A great thing about Kruger is that you're also able to go in the park with your own car. Go where you want ( on tar roads or dirt roads), look at what you want for as much time as you want and sleep in the different rest camps. The rest camps offer basic but very good accommodation at a reasonable price, depending on which accommodation you book you will have a kitchen, each camp also has a shop where you can buy food. If you don't want to cook, each camp also has a restaurant that has very nice menus. All the camps have fuel stations and most camps also have communal swimming pools and organise bush walks, bush dinners and drives (morning, afternoon and evening) which are not expensive and where you can learn and discover new things.

Wildlife is plentiful in the park, you will easily and closely see general game including Elephants and Buffalos. There are also plenty of cats in the park, however you don't always have sightings of them next to the road. If you spent several days in the park though you will usually, at least have some nice sightings of cats. Same for Wild dogs and other rare game.

There is also a wide variety of birds in the park ( around 517 species), there are several bird hides throughout the park where you can go to observe them in peace and quietness.

The park has several historical sites and you can buy books in the shops that will explain the history of those sites.

As I said earlier, every rest camp has a shop where you can buy food, drinks,general utilities and a lot of books (maps of the park, books on the birds, animals, fiction, history, photography, true stories of the park, etc...)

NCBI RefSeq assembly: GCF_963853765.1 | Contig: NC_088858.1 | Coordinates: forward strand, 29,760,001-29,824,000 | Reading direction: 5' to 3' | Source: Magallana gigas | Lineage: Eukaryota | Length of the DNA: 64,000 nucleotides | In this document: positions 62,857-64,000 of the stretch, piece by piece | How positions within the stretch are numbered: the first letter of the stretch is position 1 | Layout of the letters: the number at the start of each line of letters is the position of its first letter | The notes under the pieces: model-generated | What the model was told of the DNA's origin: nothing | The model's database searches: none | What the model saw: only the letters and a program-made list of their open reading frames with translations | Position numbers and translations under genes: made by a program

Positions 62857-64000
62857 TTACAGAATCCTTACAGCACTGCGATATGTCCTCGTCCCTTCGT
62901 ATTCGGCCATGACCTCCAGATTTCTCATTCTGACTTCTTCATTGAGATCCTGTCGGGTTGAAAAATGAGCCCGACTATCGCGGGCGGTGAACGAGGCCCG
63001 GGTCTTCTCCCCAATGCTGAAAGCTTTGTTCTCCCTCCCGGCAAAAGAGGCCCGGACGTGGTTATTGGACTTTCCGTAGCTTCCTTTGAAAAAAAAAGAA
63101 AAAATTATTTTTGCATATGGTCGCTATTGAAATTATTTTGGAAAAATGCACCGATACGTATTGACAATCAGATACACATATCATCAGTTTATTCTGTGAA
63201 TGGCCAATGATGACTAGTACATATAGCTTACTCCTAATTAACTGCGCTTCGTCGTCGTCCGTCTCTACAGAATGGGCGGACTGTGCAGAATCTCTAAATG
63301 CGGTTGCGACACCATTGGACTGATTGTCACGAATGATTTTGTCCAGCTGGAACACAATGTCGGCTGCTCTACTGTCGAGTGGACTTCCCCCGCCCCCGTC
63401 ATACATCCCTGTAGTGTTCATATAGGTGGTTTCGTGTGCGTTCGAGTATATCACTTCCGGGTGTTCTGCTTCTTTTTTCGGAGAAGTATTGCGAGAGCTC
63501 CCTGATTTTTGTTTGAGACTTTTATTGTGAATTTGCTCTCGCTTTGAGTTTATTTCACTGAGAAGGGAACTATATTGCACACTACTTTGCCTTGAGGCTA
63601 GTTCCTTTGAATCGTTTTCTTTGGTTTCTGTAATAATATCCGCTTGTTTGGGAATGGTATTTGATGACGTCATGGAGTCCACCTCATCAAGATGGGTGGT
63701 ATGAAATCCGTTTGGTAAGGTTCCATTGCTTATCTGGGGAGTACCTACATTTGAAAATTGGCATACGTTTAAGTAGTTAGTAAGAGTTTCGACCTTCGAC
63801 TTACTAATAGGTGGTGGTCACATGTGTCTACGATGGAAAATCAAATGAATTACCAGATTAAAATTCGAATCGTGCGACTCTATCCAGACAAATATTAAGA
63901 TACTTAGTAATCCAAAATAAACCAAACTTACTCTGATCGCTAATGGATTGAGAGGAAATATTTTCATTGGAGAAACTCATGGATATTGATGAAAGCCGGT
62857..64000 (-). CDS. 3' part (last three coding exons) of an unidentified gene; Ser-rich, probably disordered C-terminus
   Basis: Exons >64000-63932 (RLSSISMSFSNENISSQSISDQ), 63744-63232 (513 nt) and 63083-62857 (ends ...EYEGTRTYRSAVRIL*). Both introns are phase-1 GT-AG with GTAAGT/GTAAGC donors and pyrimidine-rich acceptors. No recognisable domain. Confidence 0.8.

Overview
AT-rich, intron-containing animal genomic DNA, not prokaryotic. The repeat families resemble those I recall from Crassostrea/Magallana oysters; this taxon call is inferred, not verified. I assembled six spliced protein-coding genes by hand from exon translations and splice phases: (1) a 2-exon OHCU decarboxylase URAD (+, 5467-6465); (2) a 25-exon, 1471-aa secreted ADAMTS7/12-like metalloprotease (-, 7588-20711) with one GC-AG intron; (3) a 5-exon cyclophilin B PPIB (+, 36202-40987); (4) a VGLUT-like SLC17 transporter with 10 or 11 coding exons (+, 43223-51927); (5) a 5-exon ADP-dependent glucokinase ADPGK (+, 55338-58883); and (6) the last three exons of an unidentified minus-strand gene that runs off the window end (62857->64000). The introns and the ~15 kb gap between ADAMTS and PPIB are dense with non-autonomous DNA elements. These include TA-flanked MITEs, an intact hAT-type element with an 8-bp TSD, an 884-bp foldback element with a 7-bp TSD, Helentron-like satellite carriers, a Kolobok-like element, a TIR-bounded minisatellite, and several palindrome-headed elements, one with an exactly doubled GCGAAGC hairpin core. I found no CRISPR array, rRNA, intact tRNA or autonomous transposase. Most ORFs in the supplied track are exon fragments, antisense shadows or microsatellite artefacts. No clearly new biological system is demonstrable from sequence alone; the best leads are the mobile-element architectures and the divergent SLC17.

If you like landscapes you will also enjoy every moment in Kruger, there are 5 different biomes. There are also plenty of view points in the park where you can get out of your car and enjoy the panorama.

If you drive by yourself you can choose to either drive on the tar roads or the dirt roads. Usually there will be less people on the dirt roads but you travel more slowly and for some dirt roads you need a decent car, it is also quite dusty. As far as wildlife goes, dirt road or tar road there is no road where you will see more animals, it is all luck!

If you drive by yourself, international visitors will pay 280 Rand as conservation fee per day, South Africans 70 Rand (because they already pay conservation fees in their taxes) at the entry gates of the park or the rest camps if you sleepover. However if you plan on staying several days it might be interesting to buy yourself a Wildcard, which will give you access to all South African National Parks for 1 year. For international visitors it costs 1920 Rand and for South Africans 470 Rand, there are several other options which you can ask for at the Kruger gates.

All in all if you plan on visiting South Africa I would really recommend you visiting the Kruger National Park, it is something you just can't miss!

Average User Rating

  • 4.7/5
  • Wildlife
  • Scenery
  • Bush Vibe
  • Birding